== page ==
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Inflammatory Bowel Disease (IBD): The inflammatory process located in the GI mucosa may lead to protein loss both by preventing the absorption of nutrients
and by compromising the integrity of the intestinal mucosal barrier leading to exudation of proteins into the intestinal lumen. PLE of soft-coated wheaten terriers is
a specific form of IBD affecting this breed worldwide. In approximately 50% of these dogs, PLE and protein- losing nephropathy (PLN) occur concurrently. The pathogenesis of PLE in these dogs includes a dietary hypersensitivity component.
Crypt disease: Crypt dilation and necrosis have been frequently associated with PLE. Dogs with small intestinal crypt abscesses have significant hypoalbuminemia and ultrasound changes of their intestinal mucosa, and their clinical presentation is generally severe.
Diet: Dogs with PLE are in a catabolic state, and adequate nutrition is essential. Dietary modification centers on feeding a highly digestible diet with low to very low fat content of less than 20% on a Metabolizable Energy (ME) basis (this is equivalent to less than 10%
on a dry matter [DM] basis) to prevent further dilation and rupture of lacteals. Many common intestinal support diets may be too high in fat (have between 20-30% fat ME, which is between 10-15% fat on a DM basis) and may perpetuate the lacteal dilation despite initiation of other medical managements. Feeding higher fat diets should be avoided during the initial course of treatment whenever possible. Additionally, the diet should contain highly bioavailable dietary proteins and be low in crude fiber (less than 2% crude fiber on a DM basis).
The long-term dietary strategy will depend on whether the animal has a primary fat malabsorption (primary idiopathic IL) or fat malabsorption secondary to an intestinal inflammatory condition (PLE associated with underlying IBD). In dogs with primary idiopathic IL, feeding a highly digestible, fat-restricted diet (i.e. less than 20% fat ME) may be required life-long. In dogs
with PLE associated with underlying IBD, good success has been reported with exclusive feeding of low- to moderate-fat diets consisting of either hydrolyzed or novel protein diets. Diet selection should be based on a detailed diet history including all treats and supplements that have been fed in the past. Diet history information may not be readily available during the initial course of treatment and starting with a hydrolyzed protein diet would be prudent until a more detailed diet history can be obtained. In dogs with PLE associated with underlying IBD feeding of fat-restricted diets may not be required for long-term management.
Acceptance of the diet is a critical issue in PLE dogs, particularly in the most severely affected animals, which may be anorexic. Initially, it might be more important to
An Urban Experience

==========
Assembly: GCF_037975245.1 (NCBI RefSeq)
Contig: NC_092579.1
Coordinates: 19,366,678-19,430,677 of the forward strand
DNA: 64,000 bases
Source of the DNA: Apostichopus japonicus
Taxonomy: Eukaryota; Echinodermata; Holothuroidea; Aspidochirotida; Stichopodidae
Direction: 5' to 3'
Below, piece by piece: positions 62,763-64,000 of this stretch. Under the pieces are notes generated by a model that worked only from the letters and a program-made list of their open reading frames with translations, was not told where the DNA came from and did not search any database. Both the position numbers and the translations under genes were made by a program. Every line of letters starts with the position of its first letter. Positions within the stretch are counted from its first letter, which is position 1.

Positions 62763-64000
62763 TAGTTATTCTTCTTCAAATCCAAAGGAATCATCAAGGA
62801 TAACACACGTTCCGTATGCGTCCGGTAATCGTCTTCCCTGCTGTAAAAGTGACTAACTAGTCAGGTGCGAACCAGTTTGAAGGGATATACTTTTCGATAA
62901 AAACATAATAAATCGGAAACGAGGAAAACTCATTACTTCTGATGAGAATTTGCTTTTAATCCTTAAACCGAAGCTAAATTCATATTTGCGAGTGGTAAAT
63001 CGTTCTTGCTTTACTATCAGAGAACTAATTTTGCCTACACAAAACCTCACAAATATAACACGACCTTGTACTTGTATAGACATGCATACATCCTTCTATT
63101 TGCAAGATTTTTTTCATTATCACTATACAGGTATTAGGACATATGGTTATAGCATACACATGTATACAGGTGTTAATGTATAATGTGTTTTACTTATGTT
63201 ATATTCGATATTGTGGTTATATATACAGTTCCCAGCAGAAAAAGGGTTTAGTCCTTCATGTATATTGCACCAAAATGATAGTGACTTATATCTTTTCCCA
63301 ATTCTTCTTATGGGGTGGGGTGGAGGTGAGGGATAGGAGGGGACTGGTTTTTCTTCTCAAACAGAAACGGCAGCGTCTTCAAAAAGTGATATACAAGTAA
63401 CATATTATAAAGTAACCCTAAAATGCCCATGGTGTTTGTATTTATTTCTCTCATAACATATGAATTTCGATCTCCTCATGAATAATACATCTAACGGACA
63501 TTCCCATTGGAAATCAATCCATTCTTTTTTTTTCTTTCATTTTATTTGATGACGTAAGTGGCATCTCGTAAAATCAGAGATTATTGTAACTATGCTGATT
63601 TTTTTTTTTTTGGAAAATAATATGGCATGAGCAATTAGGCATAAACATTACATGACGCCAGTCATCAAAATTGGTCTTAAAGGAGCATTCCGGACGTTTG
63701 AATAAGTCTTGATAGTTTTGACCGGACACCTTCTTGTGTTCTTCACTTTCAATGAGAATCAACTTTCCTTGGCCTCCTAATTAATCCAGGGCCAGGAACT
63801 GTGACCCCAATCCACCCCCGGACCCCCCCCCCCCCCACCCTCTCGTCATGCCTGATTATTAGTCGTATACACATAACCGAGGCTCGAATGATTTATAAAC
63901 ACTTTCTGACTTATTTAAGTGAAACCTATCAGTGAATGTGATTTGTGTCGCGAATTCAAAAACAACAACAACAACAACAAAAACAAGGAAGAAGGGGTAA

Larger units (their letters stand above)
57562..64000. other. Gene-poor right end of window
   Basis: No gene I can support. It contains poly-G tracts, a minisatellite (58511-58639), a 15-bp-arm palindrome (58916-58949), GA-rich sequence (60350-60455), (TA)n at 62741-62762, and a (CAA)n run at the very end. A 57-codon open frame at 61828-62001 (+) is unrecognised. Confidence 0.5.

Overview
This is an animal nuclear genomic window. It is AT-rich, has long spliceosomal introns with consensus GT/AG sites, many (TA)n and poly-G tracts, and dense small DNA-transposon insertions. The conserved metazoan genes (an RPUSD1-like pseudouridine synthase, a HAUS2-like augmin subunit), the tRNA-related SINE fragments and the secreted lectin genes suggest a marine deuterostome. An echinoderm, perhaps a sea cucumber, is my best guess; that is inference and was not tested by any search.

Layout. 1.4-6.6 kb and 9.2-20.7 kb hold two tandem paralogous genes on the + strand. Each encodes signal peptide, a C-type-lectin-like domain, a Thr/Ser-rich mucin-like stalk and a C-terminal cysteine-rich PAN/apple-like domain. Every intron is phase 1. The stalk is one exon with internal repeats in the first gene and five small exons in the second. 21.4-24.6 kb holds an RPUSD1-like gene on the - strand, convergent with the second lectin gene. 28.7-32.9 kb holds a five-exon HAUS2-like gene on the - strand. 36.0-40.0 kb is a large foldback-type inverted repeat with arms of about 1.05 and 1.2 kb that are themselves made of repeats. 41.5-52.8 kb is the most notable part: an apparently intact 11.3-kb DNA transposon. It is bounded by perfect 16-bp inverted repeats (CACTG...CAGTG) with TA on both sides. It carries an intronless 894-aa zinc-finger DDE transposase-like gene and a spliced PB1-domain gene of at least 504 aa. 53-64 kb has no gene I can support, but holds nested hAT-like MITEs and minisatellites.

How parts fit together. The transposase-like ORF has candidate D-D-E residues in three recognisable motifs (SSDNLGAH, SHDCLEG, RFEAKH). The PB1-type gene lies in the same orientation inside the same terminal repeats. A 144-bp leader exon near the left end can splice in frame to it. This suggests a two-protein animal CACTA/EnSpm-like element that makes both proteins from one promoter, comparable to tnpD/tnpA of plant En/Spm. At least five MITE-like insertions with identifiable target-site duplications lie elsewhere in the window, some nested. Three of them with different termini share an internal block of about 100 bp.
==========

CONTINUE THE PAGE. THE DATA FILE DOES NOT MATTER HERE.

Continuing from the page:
feed a less optimal diet that the dog will be interested in eating, and progressively transition to a more desirable diet. Home-prepared diet formulations may be required for animals requiring both fat restriction and a novel ingredient diet for long-term management.
Management of inflammation: In dogs with primary IL, anti-inflammatory glucocorticoid therapy (e.g. prednisone at 1 mg/kg/day) is useful and often required for proper management of the disease. Its main desired effect is to decrease inflammation associated with lipogranulomas secondary to chyle leakage and therefore help restoring an adequate flow in intestinal lymphatics. In some dogs, anti-inflammatory treatment can be slowly weaned off over 2-3 months or longer.
Immunosuppressive therapy: Immunosuppression is the basis for treatment of severe IBD with PLE. The first approach consists of administering prednisone or prednisolone initially at 2 mg/kg q12 h during 3-5 days, then 2 mg/kg once daily until the dog’s condition has significantly improved and appears stable (clinical improvement and serum albumin reliably > 20 g/L). Subsequently the dose can be decreased in 2-week steps with 1 mg/kg/day, then 1 mg/kg every other day and so on.
Other corticosteroids: budesonide is known to be locally efficient and undergo high first pass hepatic metabolism in people, making systemic complications of steroid treatment less likely. In dogs, the drug significantly influences the pituitary-adrenal axis. A recent study reported that budesonide was efficacious in the treatment of canine IBD. The recommended doses are 0.5-3 mg/dog daily (depending on the dog’s size). Concurrent use with other glucocorticoids is not recommended.
Chlorambucil has recently been shown to be
more effective when used with prednisolone than a combination of azathioprine and prednisolone in dogs with chronic enteropathies and severe PLE. The survival was greatly improved in dogs receiving the chlorambucil combination. The recommended initial canine dose
of chlorambucil is approximately 4 mg/m2 q24-48h,
and it comes in 2 mg tablets (the drug will need to be appropriately reformulated or compounded for small dogs). Side effects of chlorambucil are rare and include bone marrow suppression. A CBC should be performed after 1 and 3 weeks of treatment and repeated every 2-3 months or if the dog’s condition deteriorates to look for neutropenia.

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